A Killing Frost by Seanan McGuire (October Daye, #14)
TITLE: A Killing Frost
AUTHOR: Seanan McGuire
PUBLISHER: Daw Books
LENGTH: 302 (368) pages*
GENRE: Fantasy, Urban Fantasy
*A KILLING FROST contains the novella SHINE IN PEARL, which comprises the final fifty or so pages of the book as published.
Queer Rep Summary: Lesbian/Sapphic Secondary Character(s), Gay/Achillean Secondary Character(s), Bi/Pan Secondary Character(s), Trans Minor Character(s).
A KILLING FROST brings suitable resolution to some of the wounds and brokenness which have plagued Toby's family, finding those who have lost their way home. It's the culmination of things which have been a long time coming, and what closure we get is the sweeter for it. This is my favorite book in the series so far, surmounting at last my love for AN ARTIFICIAL NIGHT without diminishing it. It has the best possible answer on all fronts to the situation with Simon. It handles the resolution of many things in a way that feels suitably dramatic for how long they've been left lingering, fitting something monumental into a single volume in a way that suits it without making that triumph feel easy. I loved seeing more of May and Spike than we normally do, along with a normal amount of Quentin and a bit of Dean.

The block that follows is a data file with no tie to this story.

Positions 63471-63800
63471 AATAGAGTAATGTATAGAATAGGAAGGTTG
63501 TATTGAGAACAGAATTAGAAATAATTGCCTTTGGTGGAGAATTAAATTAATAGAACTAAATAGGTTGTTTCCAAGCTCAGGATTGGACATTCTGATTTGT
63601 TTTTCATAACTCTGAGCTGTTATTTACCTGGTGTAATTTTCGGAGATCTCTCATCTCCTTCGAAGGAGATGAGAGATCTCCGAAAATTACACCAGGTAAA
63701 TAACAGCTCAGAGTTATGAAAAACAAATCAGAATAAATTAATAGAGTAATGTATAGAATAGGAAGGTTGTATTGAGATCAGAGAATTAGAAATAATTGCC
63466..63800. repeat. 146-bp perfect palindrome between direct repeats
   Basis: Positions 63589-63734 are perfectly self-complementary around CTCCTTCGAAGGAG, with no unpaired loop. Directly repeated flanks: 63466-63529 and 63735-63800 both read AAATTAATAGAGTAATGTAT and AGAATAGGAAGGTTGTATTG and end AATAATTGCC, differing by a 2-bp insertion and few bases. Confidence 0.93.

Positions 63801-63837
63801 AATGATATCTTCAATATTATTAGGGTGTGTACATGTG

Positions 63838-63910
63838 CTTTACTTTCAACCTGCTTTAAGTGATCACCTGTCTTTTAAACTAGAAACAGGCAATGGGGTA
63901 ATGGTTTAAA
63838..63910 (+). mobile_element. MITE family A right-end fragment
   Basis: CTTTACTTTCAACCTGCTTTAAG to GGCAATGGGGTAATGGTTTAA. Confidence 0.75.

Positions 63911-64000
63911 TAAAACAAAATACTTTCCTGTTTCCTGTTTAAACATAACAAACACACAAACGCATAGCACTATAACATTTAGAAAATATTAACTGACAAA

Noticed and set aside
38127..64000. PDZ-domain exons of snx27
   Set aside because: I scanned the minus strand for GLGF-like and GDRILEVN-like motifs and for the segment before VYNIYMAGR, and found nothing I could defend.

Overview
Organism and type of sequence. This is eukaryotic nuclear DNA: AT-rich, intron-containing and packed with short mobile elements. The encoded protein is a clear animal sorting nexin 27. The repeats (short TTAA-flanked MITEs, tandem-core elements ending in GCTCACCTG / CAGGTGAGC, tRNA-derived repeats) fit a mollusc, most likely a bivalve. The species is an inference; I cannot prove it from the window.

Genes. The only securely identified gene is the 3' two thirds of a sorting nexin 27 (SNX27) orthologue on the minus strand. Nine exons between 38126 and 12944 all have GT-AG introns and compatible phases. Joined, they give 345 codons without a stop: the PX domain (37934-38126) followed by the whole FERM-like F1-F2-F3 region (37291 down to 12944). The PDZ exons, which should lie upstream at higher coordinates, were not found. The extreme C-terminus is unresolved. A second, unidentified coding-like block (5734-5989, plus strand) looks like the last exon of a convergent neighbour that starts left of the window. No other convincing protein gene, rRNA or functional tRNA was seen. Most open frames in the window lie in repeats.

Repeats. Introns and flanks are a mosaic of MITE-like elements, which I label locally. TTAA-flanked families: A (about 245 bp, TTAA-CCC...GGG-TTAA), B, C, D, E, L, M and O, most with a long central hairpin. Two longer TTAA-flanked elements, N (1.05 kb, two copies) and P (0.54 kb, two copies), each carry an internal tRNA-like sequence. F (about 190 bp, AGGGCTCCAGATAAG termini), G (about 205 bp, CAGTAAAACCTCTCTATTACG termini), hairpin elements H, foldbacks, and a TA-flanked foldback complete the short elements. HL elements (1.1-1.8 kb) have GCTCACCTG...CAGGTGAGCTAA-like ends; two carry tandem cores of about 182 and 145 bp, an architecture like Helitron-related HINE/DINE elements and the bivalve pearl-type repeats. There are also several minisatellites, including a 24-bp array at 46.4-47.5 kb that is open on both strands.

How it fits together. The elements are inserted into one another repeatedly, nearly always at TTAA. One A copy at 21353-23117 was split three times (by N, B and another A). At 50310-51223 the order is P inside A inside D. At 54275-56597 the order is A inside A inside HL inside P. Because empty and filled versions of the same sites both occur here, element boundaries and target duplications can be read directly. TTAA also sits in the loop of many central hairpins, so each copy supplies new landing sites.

It wraps up something which has been open for a long time. I'm not sure if the main storyline counts as having started in this one, since it is explicitly at attempt to address something that was left broken until now. However, while the reasons for the journey were laid well before this book began, the inciting incident pushing them to address things Right Now was fully within this volume, and this has its own story within the larger saga. It's not the last book and it leaves open a very major thing that definitely needs to actually happen at some point, as well as the various threads from previous books which this was never meant to address since it's not time yet for them. The main character is still Toby, but a few key moments play with what it means to be Toby and the contrast between those sections and the rest of this book (let alone the rest of the series) is stark. Her voice there is distinct from herself, and it's heartbreaking to read. This book would not make sense if someone didn't know about the series. Yes, things are explained as much as possible, but without going back to the last pivot point (I recommend A RED-ROSE CHAIN for this) there's too much history here for it to stand alone if someone found it at random. This is a culmination of many things, some wonderful and some devastating, and it needs that backstory to make sense. A long series needs jumping-on points to anchor newer readers, but this isn't one of them and it doesn't feel like it's meant to be.
This is a damn good book and I'm excited to see what comes next.
CW for kidnapping, blood, self harm, violence.